"Cuidate el molcajete."
A bazillion years ago...
(the late eighties)
When the ozone layer was still intact. It was the days of big hair with bangs jacked up to Jesus.
(we called them eyelash heads)
When spraying Aqua Net or crowning your glory to a shellacifide consistency with that grapey smelling concoction, Aussie Sprunch Spray was "the thang to do".
("they" still sell sprunch spray 'ya know, don't know why, but "they" still do. Just in case you needed some)
The time came for me to fly the nest. For the second eldest in a big Mexican family this was difficult on so many levels. I had to leave the youngest of my brothers behind.
(sniff...sniff...it still aches to sing Puff the Magic Dragon)
There were a lot of "Had to's" I had to do...
I had to leave everyone I'd known and who knew me.
I had to leave the small town I knew like the back of my hand.
(and the ditch banks too...hee, hee)
I had to leave the comfort of my big family.
I had to leave my Nana.
Leaving was hard. But like so many instances in life, hard things must be done.
I knew then like I know now, that leaving the comforts and security of home, family and friends was something I had to do to grow.
Nana knew this too.
She was a tough woman.
She had very little formal schooling, but she could read and write.
The border crossed her at a very young age, but she could speak english fluently.
The single mother of a deaf child, but she taught her how to sign.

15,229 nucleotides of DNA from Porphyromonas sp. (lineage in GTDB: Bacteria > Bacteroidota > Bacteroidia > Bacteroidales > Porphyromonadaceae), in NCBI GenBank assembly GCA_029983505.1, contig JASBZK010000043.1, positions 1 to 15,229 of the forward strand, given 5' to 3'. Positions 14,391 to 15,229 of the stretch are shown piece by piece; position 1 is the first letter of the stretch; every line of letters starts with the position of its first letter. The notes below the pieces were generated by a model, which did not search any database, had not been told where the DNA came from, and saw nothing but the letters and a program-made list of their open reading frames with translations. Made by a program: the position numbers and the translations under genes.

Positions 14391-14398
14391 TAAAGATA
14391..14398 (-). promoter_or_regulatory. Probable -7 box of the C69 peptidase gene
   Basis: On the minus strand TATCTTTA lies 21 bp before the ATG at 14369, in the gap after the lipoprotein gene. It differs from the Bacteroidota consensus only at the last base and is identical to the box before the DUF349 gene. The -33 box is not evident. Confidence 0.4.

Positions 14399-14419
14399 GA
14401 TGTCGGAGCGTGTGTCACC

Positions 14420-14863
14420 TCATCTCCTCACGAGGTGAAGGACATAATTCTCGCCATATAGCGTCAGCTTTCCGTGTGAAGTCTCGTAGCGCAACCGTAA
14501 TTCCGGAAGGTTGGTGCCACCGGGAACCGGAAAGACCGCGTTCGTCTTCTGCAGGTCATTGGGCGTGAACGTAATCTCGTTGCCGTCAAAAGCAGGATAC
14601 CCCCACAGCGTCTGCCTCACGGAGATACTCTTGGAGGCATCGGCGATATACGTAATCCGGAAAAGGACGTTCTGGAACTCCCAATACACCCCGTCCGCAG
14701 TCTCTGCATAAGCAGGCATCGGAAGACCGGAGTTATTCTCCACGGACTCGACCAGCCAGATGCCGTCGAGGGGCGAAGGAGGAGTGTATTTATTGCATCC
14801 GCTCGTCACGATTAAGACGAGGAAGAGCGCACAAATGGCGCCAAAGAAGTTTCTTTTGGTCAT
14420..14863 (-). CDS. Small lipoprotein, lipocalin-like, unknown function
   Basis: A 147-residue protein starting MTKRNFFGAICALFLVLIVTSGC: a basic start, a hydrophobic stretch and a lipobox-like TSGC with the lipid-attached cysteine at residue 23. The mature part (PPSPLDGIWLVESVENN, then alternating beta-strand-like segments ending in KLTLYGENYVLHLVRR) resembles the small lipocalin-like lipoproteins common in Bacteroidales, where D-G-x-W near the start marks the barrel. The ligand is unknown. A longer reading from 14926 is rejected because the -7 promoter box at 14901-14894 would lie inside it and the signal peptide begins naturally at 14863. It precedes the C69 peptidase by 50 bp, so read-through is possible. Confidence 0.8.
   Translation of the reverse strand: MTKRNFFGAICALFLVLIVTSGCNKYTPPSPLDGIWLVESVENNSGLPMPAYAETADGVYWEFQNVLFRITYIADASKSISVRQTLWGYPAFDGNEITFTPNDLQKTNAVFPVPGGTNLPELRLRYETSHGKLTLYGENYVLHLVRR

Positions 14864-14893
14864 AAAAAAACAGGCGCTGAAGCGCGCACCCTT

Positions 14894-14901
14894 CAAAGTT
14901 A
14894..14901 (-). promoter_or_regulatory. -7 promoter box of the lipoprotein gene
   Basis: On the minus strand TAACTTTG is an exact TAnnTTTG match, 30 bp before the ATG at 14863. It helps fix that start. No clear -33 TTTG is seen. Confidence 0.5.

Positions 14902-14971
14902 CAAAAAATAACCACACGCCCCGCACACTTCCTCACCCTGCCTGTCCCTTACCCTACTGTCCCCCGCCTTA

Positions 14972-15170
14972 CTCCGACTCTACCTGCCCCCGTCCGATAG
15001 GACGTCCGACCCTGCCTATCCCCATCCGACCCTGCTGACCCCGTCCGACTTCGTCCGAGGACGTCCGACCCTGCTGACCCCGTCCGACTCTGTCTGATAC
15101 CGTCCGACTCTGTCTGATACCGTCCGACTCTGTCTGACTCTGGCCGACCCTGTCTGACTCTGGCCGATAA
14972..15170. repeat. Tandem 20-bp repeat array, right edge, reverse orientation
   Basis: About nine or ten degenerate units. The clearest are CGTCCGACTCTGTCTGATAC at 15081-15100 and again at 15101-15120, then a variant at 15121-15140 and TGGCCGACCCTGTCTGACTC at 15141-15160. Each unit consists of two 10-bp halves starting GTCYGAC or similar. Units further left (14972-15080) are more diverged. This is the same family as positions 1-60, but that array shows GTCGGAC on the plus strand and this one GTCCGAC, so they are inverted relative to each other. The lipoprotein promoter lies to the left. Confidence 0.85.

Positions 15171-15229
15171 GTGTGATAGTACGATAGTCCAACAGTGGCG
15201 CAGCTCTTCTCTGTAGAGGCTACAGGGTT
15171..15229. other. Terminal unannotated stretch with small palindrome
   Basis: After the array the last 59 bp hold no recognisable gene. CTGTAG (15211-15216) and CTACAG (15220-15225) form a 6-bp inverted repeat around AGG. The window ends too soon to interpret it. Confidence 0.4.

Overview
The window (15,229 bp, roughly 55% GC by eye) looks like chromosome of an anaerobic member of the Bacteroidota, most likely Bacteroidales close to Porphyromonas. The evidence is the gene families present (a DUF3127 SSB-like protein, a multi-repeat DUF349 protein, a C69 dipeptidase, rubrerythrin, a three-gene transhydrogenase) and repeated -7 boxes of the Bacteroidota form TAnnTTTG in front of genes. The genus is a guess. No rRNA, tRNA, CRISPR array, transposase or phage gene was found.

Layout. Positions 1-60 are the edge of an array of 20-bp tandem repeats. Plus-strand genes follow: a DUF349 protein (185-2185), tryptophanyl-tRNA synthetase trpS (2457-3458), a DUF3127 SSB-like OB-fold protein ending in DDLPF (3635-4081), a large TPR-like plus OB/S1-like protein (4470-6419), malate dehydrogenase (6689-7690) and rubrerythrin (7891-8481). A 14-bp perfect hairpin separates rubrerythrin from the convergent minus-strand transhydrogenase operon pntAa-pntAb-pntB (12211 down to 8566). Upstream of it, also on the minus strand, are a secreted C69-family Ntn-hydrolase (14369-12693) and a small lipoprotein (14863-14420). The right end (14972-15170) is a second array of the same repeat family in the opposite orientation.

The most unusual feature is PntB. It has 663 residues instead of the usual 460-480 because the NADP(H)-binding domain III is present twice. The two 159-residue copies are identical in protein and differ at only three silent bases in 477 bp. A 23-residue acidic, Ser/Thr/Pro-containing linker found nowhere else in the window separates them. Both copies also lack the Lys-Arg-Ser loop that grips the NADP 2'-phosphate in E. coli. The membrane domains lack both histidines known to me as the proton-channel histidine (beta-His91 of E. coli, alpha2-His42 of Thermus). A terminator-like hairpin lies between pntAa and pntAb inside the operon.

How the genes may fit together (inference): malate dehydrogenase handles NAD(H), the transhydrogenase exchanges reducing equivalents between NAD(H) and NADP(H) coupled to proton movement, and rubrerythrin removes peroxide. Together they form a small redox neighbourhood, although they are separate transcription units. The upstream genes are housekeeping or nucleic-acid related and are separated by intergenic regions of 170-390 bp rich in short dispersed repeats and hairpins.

Like I said, Nana was tough.
She was soft too.
I loved to sit with her and watch soap operas and Mexican novelas.
I loved to go to her house when I was sick and commandeer the television set. She had cable!
I loved to squeeze her and tuck my cold toes under her ample bottom. She was so warm.
I loved to goose her. She had a wicked sense of humor.
I loved to go shopping with her at the beginning of each month. She could stretch a Social Security check farther than I can stretch my paycheck.
I loved to eat at The Asia Cafe after our shopping trip. It was like a day out with the ladies.
I loved that she could defend herself against anyone. She could cuss like a sailor.
But I think the most I loved about Nana was that fact that she knew how to give advice in such a way that it told the receiver without mincing words, "I know of which I speak. Learn from my experience."
When I left home the only advice Nana gave was in spanish. Translation was not needed, nor was explanation.
"Cuidate el molcajete."
I've tried Nana. I hope I did you proud!